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Benzine

Glaze Practice Tile(S)

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Lately, I've been kicking around a new idea, for teaching the students, how to use glaze.  Since I started teaching, I have also done some quick demos, regarding underglaze and glaze techniques.  However, it seems to be too condensed for the students, and it's hard for them to take in a lot of it.  

 

So, instead of me showing them all the techniques, or requiring them to do all of them on projects, I thought of having each student make a slab, dividing it up into sections, and try a couple different techniques there.  One section could be undergalze with sgraffito, on with the use of wax or latex resist, sponging, layering, etc.  I do something similar, with my Painting class, when we practice with watercolor.

The slabs wouldn't have to be very big, maybe five by six or so.  

 

Has anyone tried something like this with students, or otherwise?

 

 

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Chris,

 

I was thinking of just one, divided tile, in order to save time and kiln space.  

 

I'm glad, that you found it beneficial.  That gives me hope for it being successful.

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Yes, Benzine I have done this whereby I allowed the students to form a slab, not huge, and they sectioned it off by engraving random lines and filled the areas created with different techniques. Some ended up quite something in their own right, a bit like in pencil drawing when various patterns are created by lines. Holes were placed near an edge and some were hung around the room till students took them home.

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I have a number of technique sample tiles in my studio, as well as an undergkaze test tile that sits by "my" chair to take my mug or glass. It's quite a bit bigger than a coaster, so is stable on the carpet. I love it. Having made the technique test tile, I then used them to test glazes, so they became a reference tool in one piece.

 

Go to it.

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I love the idea of free form sectioning of one slab ... Frees the maker from thinking they always have to do the same thing on the whole piece. Now I am thinking of ways I might incorporate that idea into my workshops ... Heck, into my own work. Thanks Babs.

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I think both ideas have their own merits. For a classroom instructional exercise to be sure that every student tries and can identify each technique taught, and evenly sectioned slab with each section designated for a specific technique on EVERYBODY's slabs would allow for easy class-wide comparison. But for just playing around with techniques for your own practice or testing, the free-form sectioning sounds like a lot of fun that could lead to something potentially very interesting.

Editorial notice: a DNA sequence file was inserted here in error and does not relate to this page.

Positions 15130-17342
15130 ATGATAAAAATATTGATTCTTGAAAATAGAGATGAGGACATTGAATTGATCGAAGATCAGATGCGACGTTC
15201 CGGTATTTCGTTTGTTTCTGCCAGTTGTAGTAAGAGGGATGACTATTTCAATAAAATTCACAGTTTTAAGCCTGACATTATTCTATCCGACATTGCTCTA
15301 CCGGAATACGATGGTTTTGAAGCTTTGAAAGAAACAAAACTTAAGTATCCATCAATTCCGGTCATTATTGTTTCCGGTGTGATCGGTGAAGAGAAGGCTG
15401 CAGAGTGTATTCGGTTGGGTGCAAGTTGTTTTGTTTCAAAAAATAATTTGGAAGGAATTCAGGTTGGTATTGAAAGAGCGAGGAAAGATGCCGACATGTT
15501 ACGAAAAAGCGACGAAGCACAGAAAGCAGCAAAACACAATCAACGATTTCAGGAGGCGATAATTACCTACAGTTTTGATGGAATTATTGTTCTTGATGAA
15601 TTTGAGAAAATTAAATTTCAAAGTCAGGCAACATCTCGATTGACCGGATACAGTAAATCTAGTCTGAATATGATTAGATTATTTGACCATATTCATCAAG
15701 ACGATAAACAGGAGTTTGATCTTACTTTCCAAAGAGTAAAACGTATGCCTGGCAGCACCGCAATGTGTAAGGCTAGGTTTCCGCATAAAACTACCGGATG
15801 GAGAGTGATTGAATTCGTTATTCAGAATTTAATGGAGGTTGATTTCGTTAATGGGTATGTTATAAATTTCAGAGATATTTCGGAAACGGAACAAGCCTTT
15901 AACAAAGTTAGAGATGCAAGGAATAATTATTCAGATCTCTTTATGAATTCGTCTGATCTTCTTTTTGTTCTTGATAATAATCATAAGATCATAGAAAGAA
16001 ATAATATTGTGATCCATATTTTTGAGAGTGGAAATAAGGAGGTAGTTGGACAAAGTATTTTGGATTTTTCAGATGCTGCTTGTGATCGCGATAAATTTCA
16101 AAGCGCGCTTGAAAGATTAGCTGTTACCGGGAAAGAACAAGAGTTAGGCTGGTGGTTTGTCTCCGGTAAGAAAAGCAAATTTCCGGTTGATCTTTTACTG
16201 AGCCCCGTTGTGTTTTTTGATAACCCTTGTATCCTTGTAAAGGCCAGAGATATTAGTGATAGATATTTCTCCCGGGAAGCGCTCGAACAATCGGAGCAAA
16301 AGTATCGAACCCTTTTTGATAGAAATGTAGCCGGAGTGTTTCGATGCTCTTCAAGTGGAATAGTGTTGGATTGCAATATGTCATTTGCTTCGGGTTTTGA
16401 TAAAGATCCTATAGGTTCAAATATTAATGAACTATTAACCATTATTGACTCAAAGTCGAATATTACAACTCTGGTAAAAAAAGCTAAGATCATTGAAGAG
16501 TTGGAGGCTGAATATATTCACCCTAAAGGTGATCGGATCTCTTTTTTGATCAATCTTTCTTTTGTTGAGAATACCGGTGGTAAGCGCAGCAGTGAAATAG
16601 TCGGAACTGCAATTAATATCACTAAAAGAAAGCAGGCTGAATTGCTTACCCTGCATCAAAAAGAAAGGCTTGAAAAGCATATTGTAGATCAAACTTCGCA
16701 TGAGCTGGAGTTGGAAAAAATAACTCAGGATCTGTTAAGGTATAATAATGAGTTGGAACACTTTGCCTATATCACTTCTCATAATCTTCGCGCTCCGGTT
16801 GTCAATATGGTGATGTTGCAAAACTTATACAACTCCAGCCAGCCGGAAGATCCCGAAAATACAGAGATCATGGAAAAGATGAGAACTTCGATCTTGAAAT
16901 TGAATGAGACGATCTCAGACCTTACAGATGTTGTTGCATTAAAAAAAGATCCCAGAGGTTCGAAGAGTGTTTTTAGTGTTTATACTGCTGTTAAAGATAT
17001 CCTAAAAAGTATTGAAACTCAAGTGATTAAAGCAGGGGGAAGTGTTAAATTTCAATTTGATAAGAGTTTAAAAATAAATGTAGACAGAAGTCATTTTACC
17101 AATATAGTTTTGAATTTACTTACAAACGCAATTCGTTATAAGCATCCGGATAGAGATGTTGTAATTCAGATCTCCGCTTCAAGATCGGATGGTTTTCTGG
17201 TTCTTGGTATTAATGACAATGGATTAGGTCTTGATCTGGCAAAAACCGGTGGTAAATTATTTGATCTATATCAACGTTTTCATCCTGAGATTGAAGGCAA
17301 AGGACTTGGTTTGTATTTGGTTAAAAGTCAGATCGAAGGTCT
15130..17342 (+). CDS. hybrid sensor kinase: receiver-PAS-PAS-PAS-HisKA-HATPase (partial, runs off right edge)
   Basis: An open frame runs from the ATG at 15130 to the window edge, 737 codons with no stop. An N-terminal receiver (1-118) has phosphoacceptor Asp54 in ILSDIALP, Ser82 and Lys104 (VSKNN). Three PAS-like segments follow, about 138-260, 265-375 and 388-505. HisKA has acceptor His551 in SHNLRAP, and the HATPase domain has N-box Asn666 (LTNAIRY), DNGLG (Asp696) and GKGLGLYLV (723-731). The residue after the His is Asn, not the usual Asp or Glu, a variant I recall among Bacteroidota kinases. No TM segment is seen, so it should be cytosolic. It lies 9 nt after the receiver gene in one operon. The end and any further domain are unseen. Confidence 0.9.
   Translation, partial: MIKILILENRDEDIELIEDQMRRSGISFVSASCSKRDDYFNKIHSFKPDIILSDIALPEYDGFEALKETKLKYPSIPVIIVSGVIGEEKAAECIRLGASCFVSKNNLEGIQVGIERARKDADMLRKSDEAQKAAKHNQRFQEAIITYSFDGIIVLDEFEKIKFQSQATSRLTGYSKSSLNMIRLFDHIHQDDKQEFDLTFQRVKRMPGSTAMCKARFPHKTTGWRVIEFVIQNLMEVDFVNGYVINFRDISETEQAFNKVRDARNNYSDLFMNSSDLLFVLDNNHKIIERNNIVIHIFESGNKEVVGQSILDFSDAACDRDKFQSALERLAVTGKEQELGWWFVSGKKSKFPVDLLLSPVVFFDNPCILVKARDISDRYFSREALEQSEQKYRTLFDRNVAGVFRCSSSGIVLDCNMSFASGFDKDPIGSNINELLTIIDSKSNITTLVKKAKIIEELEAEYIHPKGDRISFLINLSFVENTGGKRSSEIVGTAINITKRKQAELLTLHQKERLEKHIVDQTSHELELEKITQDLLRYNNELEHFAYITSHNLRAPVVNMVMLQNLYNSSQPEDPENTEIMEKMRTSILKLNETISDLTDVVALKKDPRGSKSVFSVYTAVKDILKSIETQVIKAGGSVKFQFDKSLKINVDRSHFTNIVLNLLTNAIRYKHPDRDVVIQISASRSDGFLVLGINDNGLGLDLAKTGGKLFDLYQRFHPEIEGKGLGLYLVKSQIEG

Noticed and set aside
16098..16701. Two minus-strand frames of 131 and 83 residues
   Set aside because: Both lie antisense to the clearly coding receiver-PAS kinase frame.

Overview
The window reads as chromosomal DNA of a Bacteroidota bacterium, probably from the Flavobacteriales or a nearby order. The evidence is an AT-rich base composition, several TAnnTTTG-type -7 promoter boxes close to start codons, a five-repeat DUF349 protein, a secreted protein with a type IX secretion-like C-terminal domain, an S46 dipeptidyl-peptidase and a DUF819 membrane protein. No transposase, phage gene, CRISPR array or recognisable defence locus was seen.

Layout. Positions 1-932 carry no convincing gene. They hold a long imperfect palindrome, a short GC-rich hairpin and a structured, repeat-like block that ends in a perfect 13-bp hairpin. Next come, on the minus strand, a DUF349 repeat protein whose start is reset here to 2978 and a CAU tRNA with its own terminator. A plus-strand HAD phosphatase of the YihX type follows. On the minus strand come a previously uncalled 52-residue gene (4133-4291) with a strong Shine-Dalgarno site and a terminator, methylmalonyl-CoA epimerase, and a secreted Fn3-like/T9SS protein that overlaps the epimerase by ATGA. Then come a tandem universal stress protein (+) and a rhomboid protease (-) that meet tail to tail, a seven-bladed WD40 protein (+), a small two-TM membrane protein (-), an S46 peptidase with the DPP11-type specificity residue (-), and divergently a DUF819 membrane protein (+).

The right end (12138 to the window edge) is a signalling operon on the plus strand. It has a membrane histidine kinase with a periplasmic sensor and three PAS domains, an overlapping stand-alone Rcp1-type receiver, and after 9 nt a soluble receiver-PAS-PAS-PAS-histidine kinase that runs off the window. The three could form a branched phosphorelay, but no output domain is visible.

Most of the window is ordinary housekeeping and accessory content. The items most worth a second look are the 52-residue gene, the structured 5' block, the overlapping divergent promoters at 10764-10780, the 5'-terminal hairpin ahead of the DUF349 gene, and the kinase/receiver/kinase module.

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Stellaria, yes, a place for both.

I favoured the first as it engaged the students in selecting a size/shape of area to 'fit' the decoration technique, part of the creative thinking., the results were so varied at  the end that there was great discussion as to why etc. Ownership took over!

the slabs were, as part of the process, sketched and noted and evaluated by the student as part of the assessment. It was fun!

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My idea, with the divided slab, was to do like I do with my "Practice Watercolor Techniques" in my Painting class.  I have the students divide up the paper, and before we even start, they label each section, as to what it will be.  That way, not only will the have a record, after the fact, but it's easier to reference, which area they are supposed to be working in.  

Babs and Stellaria like this

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I ran several tile projects that were aimed at learning techniques. One fun way of doing these was to find a large black and white line poster/drawing. Divide this into even sized square tiles, and cut into pieces. I had students sitting at tables usually of 4 to a table. Then I would give them each table four pieces adjacent to each other. If the assignment involved glaze, then the techniques required would be listed on the rubric. I often did this using wet techniques as in incising, added on clay, piercing, and stamping. Flat decorating techniques would include brushing of slips, sgraffito, splatter, mishima, and finger/tool wiping.  When finished these could be critiqued to together and mounted, or as i did go home with the students after the final project was graded and photographed.

deHues likes this

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